29 Mar Anthony “Tony” Knopik
Posted at 14:36h
Anthony John “Tony” Knopik passed away peacefully on March 24, 2022, at the Mayo Clinic in Rochester, MN with his family by his side. Mass of Christian burial will be on Saturday, April 2, 2022, at 11:00 a.m., at Cathedral of the Holy Spirit. There will be a Saturday evening get-together at Memorial Hall in Belfield at 7:00 p.m. central time. Tony was cremated in Rochester and will be buried in Belfield at the Catholic Cemetery.
Tony was born on December 30, 1952, in Dickinson, ND to John and Magdalene (Walter) Knopik, into a loving family that eventually included six sisters and four brothers. He graduated from Belfield High School, and it was in his mid-twenties when he met the love of his life, Jeani Borchert. They were married in Dickinson on December 12, 1980. Their sons Jacob and Michael were born in Dickinson in 1981 and 1994, respectively. They lived in Belfield for the first 14 years of their marriage, before moving to Bismarck at the end of 1994.
When Jeani was pursuing her M.A. in Anthropology at the University of Montana in Missoula in the mid ‘80s, Tony completed a two-year certification in Computer Programming.
Tony was born with the hereditary bleeding disorder, hemophilia A, which is caused by a lack of the blood clotting Factor VIII. His hemophilia was complicated by the fact that he developed an inhibitor which neutralized the coagulation factor if it was introduced into his blood. Tony’s life spanned the development of treatment for hemophilia, to which he made significant contributions. He was always willing to help further the research into his disease, and Tony was instrumental in the successful effort of Johns Hopkins and the Mayo Clinic to identify the Factor VIII gene.
Tony had an unconquerable spirit and a profound appreciation for life, and so he came back many times from death’s door. He had strength, endurance, courage and will. He had grace.
Tony was a devoted and attentive husband and father, and a great friend! He was a supportive, loving, appreciative partner and an encouraging, wise, funny parent. Tony had a great sense of humor. He also had a down-to-earth view of reality. Tony was the kind of father whereby the conversations of his adult sons today are naturally sprinkled with a lot of sentences that begin with, “My dad said ….” They trusted his judgement and sought out his opinions. He was also an affectionate and doting grandfather, “papa,” whose voice and smile and humor delighted his grandkids and enriched their days.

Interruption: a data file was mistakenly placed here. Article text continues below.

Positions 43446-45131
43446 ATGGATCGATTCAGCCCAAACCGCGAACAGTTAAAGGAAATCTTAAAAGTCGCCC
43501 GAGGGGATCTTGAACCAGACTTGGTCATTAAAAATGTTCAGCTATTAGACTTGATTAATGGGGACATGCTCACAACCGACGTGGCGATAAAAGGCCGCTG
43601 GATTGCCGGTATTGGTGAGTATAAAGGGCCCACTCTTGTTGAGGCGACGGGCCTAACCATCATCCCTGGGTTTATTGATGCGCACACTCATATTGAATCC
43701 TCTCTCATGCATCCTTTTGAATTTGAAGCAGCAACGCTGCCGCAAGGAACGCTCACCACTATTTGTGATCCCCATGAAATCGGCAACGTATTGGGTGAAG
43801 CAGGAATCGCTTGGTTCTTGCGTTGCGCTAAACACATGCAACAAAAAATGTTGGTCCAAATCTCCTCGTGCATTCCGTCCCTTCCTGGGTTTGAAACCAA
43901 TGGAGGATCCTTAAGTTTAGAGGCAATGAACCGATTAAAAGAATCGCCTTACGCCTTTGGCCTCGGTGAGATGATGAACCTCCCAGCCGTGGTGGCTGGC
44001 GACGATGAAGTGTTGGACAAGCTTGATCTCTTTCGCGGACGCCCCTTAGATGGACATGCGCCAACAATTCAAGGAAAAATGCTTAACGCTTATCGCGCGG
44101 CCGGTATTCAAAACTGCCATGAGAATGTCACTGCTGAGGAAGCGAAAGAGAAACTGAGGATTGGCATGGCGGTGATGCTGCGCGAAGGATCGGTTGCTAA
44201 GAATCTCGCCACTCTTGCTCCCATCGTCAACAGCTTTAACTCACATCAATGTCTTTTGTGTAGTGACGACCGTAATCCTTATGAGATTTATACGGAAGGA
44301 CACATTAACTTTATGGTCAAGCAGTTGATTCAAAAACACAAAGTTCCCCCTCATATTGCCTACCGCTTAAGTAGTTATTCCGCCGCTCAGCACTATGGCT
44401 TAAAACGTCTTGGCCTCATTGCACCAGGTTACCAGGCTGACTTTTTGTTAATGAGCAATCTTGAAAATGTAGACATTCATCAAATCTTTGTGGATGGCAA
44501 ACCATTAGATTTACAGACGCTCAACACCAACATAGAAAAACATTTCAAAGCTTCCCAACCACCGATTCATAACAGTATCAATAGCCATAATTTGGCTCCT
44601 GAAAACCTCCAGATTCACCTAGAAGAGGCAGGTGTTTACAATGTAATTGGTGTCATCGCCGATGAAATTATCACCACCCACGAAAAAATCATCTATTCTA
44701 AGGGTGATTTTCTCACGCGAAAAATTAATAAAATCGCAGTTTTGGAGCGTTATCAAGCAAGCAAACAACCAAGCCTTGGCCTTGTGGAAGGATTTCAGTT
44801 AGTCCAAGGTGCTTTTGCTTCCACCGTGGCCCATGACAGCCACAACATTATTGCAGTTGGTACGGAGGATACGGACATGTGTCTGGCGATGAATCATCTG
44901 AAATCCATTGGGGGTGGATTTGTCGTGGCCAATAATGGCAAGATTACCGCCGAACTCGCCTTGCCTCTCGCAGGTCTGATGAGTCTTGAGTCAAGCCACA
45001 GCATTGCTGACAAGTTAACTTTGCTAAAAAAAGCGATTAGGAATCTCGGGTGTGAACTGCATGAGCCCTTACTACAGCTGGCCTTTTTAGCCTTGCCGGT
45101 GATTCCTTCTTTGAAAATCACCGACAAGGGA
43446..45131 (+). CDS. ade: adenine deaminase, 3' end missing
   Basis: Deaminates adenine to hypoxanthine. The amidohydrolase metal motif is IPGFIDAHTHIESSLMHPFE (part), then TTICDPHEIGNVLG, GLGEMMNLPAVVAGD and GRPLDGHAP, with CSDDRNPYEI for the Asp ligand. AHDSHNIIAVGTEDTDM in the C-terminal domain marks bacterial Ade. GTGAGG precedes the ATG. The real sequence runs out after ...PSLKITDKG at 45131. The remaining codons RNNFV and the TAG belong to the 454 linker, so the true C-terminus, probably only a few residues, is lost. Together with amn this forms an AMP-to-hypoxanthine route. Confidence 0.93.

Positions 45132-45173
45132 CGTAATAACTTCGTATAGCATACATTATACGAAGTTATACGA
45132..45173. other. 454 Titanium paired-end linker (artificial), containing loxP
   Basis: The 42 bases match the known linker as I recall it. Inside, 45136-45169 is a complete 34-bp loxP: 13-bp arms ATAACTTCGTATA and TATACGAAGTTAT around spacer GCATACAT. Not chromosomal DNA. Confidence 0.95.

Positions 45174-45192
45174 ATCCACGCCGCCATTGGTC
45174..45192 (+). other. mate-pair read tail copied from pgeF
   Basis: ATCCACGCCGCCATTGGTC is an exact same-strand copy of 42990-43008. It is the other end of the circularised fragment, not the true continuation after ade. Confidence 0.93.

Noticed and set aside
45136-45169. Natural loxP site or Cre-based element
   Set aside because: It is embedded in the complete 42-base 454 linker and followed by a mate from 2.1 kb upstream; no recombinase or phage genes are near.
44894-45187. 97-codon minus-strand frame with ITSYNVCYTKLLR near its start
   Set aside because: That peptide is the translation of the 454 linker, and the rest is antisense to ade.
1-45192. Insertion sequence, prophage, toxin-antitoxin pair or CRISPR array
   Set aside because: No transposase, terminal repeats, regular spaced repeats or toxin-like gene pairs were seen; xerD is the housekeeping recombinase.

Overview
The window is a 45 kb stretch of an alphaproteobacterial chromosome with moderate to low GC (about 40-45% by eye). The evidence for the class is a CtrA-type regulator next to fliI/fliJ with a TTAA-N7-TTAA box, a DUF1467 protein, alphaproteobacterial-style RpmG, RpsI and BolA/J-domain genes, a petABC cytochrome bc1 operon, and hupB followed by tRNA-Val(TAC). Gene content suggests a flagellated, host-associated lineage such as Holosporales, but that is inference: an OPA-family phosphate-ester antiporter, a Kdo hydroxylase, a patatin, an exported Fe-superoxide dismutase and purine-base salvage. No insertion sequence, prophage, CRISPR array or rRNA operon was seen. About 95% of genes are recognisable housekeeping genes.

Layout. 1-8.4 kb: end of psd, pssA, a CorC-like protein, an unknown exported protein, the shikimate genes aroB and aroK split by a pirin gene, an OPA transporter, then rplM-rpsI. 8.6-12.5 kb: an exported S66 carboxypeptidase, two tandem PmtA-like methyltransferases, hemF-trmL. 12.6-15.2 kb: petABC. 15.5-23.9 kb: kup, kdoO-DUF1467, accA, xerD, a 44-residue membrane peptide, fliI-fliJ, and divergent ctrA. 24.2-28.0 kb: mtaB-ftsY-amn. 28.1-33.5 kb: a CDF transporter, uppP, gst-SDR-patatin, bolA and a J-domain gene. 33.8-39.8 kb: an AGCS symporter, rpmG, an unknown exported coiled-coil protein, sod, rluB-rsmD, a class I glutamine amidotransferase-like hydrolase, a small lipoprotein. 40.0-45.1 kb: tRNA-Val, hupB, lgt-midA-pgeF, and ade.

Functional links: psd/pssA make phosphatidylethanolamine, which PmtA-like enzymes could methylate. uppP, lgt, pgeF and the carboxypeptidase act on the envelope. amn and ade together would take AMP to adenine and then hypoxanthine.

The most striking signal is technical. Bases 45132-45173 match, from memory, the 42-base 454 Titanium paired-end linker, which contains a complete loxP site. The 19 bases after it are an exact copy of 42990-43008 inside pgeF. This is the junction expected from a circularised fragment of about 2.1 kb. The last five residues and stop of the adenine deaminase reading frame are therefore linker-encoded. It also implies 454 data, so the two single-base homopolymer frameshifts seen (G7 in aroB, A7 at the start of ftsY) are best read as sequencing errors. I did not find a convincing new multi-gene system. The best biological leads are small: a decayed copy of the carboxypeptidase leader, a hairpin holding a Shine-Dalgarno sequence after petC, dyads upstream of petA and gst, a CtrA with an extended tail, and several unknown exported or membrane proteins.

Tony was an easy conversationalist. He had a broad and abiding curiosity, and he was truly interested in who you were and what you thought, so talking with Tony was always a meaningful experience. It was fun.
He loved watching sports on TV and doing puzzles – crossword, sudoku, you name it …
Tony was a deep thinker who had an observant eye and an ability to perceive what was important. He had a forgiving spirit. Tony Knopik was kind to the core. He knew love.
Tony was preceded in death by his parents, Magdalene (Walter) Knopik and John Knopik; his brothers, Thomas and Jerome; his sister-in-law, Emily (Hoff) Knopik; brothers-in-law, Carl Mercado and Jim Pomarleau; father-in-law, Julius Borchert and mother-in-law, Ruth (Dordal) Borchert; sister-in-law, Bonita (Borchert) Robie and brother-in-law, Wallace Robie.
He is survived by his wife, Jeani Borchert, brothers, Philip (Bob) and Mike (Janice); sisters, Sally Murdy, Angie Mercado, Trudy (Richard) Huschka, Caroline (Larry) Ziegler, Geri Pomarleau, and Colette (Bill) Klewin; his brothers-in-law, Leon (Lolly) Borchert, Greg (Linda) Borchert and Cris (Lisa) Roman; his sister-in-law, Julie (Gary) Solomonson; his sons, Jake (Lindsey Kruger) and Mike (Natalie Duppong); his grandchildren, Jaeda Knopik, Jethro Knopik-Link, and Saori Knopik; and lots of nieces and nephews.